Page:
In embodiments, in the SM language, even if it is possible to use classic invariants (that is to say properties at program points), it is also possible to use real program bits, handling in addition to the program variables, potentially their own invariant variables. Instead of making explicit the invariant property which is applied to a program point, an invariant program is used (bit of a program) which does not modify the current state but can modify its own invariant variables. This invariant program implicitly characterizes the state to which it is applied (that is to say, its entry parameters) by describing the behavior that such an invariant program would have when triggered at this place. Of course one can use as many invariant programs as required (and potentially put one in each program point). These invariant programs can also share some of their invariant variables (the initial value of an invariant variable is that left by the invariant program which has preceded it). These invariant programs can be seen as symbolic tests and make it possible to indirectly/implicitly express local properties.
Typically, in embodiments, static techniques will be used so as to make sure that the invariant programs do not modify the behavior of the programs on which they are placed, as well as to show the initialization and typing properties of the invariant variables. If one decides to use traditional verification techniques based on invariant techniques, these program invariants typically are reduced to “proof obligations”.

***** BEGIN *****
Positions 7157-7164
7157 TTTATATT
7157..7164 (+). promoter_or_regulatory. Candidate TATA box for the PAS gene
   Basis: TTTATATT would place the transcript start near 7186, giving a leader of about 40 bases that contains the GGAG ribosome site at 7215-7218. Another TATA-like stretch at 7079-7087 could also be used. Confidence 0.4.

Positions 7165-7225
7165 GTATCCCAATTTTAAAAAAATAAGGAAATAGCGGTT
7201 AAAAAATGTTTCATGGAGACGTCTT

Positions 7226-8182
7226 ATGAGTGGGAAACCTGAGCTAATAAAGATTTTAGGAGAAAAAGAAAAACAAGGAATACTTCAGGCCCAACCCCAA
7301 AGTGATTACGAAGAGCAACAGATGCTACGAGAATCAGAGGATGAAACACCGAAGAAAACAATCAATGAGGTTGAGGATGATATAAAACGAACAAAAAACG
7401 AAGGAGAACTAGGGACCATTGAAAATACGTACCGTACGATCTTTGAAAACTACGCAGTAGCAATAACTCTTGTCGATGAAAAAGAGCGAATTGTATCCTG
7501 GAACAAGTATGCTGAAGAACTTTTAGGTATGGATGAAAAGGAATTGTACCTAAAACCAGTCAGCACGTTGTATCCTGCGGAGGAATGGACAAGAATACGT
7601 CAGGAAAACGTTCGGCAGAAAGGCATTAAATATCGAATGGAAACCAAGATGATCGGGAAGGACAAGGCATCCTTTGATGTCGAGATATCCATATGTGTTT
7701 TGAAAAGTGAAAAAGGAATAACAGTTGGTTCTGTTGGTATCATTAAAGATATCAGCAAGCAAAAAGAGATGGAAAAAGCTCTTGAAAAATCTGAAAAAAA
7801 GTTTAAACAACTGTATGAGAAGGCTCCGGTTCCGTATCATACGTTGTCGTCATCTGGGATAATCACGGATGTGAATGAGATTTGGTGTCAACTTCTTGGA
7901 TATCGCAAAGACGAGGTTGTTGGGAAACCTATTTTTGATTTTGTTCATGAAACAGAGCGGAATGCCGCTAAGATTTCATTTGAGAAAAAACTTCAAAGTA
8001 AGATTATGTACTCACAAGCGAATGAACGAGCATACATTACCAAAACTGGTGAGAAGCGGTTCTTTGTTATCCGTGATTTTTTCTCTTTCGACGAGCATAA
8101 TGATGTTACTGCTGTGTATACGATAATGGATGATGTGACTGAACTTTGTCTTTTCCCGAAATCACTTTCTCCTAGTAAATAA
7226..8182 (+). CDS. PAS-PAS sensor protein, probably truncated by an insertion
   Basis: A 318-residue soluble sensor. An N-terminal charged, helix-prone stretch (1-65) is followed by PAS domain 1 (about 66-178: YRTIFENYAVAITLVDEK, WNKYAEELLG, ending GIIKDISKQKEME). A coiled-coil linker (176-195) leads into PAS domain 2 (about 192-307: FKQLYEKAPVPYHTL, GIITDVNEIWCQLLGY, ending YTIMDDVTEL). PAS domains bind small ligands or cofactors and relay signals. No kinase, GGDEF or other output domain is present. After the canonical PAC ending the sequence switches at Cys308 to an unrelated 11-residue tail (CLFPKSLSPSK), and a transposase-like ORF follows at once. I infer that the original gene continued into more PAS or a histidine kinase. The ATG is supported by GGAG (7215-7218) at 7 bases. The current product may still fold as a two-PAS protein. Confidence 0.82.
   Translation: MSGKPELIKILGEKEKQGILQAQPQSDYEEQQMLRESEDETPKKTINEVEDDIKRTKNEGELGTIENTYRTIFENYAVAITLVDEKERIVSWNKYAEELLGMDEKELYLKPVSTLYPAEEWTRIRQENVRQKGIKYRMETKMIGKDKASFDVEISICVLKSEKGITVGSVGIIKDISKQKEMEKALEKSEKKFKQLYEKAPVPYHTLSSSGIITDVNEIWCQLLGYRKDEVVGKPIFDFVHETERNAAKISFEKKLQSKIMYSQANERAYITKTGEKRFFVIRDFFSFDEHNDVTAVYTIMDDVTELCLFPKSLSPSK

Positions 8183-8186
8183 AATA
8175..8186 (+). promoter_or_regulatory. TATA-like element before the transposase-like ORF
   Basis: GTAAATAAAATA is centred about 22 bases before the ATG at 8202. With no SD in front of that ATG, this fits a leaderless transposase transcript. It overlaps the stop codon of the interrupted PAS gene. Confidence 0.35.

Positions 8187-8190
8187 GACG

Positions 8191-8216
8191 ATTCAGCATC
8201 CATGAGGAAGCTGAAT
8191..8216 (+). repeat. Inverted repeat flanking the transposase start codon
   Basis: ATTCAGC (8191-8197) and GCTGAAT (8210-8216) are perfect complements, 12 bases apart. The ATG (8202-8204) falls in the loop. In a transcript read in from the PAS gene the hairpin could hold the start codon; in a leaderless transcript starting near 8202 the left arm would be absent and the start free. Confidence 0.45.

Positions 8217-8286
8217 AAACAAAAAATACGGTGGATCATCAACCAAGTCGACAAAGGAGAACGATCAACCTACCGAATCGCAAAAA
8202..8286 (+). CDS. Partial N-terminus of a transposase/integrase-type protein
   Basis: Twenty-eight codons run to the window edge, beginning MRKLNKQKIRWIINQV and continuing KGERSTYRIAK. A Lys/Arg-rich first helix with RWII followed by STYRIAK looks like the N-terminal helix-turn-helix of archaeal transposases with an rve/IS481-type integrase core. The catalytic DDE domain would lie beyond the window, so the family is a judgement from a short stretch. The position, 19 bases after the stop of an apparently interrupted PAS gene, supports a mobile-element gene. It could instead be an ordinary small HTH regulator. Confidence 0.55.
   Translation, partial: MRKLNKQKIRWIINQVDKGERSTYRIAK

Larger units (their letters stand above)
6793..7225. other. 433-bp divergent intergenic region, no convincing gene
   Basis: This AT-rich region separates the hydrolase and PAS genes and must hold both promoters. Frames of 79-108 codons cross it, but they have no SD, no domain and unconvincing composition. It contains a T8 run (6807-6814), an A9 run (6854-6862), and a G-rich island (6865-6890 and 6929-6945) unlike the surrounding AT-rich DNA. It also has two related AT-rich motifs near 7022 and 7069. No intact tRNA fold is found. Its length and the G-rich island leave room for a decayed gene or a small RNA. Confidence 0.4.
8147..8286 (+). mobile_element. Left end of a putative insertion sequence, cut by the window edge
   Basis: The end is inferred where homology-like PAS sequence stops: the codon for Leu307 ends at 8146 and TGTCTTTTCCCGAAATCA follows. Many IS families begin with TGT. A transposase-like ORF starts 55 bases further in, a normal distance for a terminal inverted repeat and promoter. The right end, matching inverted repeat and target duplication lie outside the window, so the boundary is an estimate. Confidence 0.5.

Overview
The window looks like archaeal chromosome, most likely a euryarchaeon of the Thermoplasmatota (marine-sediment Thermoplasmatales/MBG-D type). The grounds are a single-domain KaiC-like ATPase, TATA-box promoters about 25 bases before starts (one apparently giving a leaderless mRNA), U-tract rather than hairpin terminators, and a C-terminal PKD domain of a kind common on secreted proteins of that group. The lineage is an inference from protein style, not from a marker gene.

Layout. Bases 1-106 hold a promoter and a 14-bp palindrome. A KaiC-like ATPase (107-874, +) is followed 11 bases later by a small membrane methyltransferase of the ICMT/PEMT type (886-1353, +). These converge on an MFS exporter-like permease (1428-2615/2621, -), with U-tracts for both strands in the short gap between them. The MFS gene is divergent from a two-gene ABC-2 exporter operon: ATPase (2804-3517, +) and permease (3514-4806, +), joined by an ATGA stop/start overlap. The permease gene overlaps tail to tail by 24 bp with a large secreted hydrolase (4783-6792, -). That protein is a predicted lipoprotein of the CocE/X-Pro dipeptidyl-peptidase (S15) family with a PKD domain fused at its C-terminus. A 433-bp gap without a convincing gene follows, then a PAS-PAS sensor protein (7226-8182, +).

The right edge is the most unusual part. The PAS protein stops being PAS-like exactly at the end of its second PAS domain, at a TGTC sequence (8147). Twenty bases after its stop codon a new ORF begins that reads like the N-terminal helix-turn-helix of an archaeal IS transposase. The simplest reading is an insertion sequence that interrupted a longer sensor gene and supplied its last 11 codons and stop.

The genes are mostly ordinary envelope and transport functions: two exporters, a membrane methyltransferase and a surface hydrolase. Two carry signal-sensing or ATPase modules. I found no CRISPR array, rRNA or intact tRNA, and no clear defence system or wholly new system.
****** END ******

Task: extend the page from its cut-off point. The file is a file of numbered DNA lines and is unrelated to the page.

Here too, the program with program invariant can be considered as a second program which only needs to be proven in order to prove the first (that is to say, prove its properties). The use of program invariants is thus an illustration of a use of a second program, i.e. the program with invariant, having different functionalities from the first program, and/or not merely being an abstraction of the first program, as a way of the securing the first program. It can also be considered as an illustration of setting sufficiency relationships between the two programs, but we will not develop this here as dedicated illustrations are proposed thereafter. The program invariant is also a manner of using program fragments, that is to say, the invariant programs in order to implicitly describe invariant properties which would have alternatively been explicitly expressed in these points.
In embodiments, the general approach is mainly about operating the structure of logic programs (program points, transitions and associated constraints) by using program analyzing techniques, automaton theory or program transformation, in order to achieve or simplify verification, by potentially combining them with traditional proof techniques. However, the structure of the programs can also be used such as to structure the proof and present its progression and to interact with the user. Finally, a last operating possibility which will be introduced is the correlation of local properties of one or several programs to propagate certain proof results, particularly certain transition impossibility proofs.
4.1. Interaction with the User